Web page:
STOP10 Apr 2017: 'Adiwiraku' by Eric Ong
Coming in at a solid 2 hours, Adiwiraku is Eric Ong's heavyweight debut. Based on the real life story of two "Teach for Malaysia" teachers who teach English to their students in a kampung school, it follows their preparation to win the local district's English choral speaking competition, while dealing with the students' social and financial needs.
Cheryl Ann Fernando: real one on the left, reel one on the right
Translated as "My Superheroes", Adiwiraku focuses on Cheryl Ann Fernando and the 35 students she recruits as her "superheroes" for the choral competition. We follow her first day at school with its attendant teething issues to her last day as she bids a tearful adieu to pursue her further studies.
While it is admirable that Eric has attempted to portray historical fact as faithfully as possible, even casting some of the main students as themselves, it sometimes causes the film to waver as real life is never as neat as in the movies; which unfortunately rears up throughout this film.
For example, Cheryl's colleague, Constant Wong is rarely portrayed independently in this film, being at best a sounding board for Cheryl or at worst, comic relief. A pity really, given that male teachers are in short supply and could benefit from being promoted. Still, as a enthusiastic young educator, he does bring in some positive energy to this film.
Such energy is needed given the various socio-economic struggles portrayed in this film. From mental-illness to poverty, quite a few issues are mentioned. I describe them as mentioned rather than discussed because although they are given airtime and quite poignant, the solutions and problems are never really quite thoroughly explored. Perhaps because the film attempted to be historically accurate and risk embarrassing the families portrayed, or maybe Eric in this case had gone for breadth rather than depth. Nonetheless some sustained imagination as to how teachers and schools overcome these obstacles would have made their efforts all the more laudable.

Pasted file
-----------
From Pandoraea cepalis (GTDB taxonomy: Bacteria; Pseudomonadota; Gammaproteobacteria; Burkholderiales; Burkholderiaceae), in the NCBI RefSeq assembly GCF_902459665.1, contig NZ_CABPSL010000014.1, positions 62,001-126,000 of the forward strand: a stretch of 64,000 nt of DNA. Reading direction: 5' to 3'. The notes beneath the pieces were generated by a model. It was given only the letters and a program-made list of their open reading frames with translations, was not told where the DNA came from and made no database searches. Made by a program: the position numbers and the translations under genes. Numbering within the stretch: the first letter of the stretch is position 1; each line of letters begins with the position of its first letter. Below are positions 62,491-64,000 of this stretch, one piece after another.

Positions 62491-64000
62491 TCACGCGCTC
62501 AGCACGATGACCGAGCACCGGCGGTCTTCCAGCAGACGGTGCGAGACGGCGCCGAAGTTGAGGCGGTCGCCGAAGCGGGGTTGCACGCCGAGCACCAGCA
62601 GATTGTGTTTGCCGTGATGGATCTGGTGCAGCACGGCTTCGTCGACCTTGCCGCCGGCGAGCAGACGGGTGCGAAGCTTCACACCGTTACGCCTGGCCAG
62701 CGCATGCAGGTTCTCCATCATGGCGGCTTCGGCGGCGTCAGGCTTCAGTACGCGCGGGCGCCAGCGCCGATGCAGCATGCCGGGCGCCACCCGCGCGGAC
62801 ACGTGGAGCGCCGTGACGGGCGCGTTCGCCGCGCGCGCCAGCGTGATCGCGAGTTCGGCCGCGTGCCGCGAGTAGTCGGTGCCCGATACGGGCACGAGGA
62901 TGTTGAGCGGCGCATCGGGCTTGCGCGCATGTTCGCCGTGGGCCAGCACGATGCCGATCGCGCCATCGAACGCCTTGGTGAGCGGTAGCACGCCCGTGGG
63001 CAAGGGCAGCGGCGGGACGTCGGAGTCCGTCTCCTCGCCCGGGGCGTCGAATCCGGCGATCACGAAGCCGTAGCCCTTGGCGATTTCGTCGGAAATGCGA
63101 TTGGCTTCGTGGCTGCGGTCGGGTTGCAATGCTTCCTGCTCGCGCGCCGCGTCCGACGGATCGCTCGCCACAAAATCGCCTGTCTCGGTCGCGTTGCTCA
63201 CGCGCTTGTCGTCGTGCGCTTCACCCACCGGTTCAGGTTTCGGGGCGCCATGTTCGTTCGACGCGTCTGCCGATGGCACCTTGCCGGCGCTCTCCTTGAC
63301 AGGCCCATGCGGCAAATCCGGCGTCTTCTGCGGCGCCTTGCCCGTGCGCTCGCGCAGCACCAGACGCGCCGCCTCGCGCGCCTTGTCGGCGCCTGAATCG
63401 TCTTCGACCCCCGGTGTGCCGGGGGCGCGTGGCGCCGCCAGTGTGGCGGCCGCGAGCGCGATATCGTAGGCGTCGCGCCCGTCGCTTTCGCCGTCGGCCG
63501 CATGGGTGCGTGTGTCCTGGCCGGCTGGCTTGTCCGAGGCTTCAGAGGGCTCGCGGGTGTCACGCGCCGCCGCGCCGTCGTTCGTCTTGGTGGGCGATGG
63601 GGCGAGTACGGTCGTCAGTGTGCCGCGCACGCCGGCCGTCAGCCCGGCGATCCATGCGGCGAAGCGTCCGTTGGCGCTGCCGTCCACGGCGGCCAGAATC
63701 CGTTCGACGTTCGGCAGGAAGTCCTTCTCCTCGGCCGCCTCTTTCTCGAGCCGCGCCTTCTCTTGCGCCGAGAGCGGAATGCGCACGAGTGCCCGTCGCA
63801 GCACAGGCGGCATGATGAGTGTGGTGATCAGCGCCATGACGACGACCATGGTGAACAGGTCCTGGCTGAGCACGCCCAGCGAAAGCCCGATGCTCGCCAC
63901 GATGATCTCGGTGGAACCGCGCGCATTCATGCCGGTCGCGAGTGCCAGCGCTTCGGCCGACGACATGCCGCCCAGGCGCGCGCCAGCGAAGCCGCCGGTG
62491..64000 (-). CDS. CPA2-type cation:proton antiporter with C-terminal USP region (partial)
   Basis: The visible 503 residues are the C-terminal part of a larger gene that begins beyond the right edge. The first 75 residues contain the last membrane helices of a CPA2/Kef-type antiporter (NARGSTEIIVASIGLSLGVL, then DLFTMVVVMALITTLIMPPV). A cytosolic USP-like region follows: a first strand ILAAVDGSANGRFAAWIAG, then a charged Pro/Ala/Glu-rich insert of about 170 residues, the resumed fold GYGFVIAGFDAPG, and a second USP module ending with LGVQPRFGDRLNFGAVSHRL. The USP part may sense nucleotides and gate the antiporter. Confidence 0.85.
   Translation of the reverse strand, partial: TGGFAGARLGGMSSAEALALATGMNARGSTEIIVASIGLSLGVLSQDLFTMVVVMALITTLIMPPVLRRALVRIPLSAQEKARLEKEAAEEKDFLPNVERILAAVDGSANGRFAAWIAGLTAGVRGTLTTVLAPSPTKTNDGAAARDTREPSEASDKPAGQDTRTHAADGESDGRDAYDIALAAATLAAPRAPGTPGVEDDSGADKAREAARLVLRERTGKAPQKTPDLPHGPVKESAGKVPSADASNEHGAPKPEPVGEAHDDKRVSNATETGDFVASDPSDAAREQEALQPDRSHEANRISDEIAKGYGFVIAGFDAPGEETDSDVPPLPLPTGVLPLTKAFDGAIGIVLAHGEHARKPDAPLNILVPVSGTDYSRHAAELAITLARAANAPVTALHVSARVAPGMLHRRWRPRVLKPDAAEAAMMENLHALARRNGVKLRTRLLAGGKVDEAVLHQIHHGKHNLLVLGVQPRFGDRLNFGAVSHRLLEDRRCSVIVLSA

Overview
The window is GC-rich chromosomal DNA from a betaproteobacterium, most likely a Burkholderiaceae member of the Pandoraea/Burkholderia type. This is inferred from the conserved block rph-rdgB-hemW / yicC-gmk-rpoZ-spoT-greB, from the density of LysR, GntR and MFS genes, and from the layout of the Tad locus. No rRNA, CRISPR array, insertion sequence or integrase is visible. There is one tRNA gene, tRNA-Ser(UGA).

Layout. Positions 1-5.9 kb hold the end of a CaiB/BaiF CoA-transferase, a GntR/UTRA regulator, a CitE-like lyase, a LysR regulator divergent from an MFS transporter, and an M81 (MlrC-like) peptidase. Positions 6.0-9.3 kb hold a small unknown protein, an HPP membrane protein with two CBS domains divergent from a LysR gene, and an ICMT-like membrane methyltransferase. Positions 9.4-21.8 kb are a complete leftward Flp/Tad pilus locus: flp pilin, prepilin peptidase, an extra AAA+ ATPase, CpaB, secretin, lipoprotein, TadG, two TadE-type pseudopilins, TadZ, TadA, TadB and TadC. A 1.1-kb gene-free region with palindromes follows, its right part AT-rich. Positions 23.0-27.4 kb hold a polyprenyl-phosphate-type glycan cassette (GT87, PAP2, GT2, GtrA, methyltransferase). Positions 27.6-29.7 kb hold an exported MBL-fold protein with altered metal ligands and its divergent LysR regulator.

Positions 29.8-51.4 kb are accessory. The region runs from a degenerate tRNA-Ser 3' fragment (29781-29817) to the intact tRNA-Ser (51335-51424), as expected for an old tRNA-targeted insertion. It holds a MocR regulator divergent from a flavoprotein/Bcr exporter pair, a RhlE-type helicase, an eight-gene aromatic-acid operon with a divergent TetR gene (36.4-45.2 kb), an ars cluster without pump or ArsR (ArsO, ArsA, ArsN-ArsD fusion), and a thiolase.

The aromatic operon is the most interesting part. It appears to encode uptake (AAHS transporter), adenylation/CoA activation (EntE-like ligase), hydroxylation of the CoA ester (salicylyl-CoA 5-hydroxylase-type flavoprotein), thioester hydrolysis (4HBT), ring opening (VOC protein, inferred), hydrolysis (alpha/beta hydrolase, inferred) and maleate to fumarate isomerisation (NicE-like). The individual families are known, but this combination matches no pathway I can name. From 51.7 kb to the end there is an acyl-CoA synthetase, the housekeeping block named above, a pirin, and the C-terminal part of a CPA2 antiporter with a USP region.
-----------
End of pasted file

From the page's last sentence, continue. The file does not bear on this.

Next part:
Coming back to the main plot and actress of the film though, Sangeeta Krishnasamy who plays Cheryl, never falters as the young teacher who believes in the potential of her students. With a heart as firm as Mother Theresa's, she dispenses advice and encouragement to her students, pushing on with naive optimism against the obstacles that they face. A feel-good story about kampung schools made good, this story adds to the global body of films about how education is able to change the lives of the poor and underprivileged.
Why should Singaporeans care about it? Simply because the issues portrayed in our neighbouring country are as real as it gets in Singapore. Not having had an update on our education system since the "I Not Stupid" series, which is more than 10 years old, it is a timely reminder of issues that underprivileged students still face in our schools. Furthermore, Eric is a Singaporean director, despite being based in Malaysia and has worked on numerous Suria TV programs.
Written by Jenson Chen
Distributed by DLUX Entertainment, yhe film started its run in late March and will continue to have some screenings in April. Check out these screening timings:
11 April 2017, Tues, 3pm
12 April 2017, Wed, 2.30pm
Carnival Cinemas, 100 Beach Road Shaw Towers
For those who don't know, Carnival Cinema is the largest cinema chain in India and they opened their first overseas cinema in Singapore in October 2016.
For more information, large bookings and availability, please contact DLUX Entertainment at email@example.com.
Special promotion for educators, teachers and students! Come on down to Carnival Cinemas with a group of 5 and more and enjoy Adiwiraku at $7 only! Usual price $10.
Check out the film trailer here:
For the full list of April 2017's 10 films under STOP10, click here.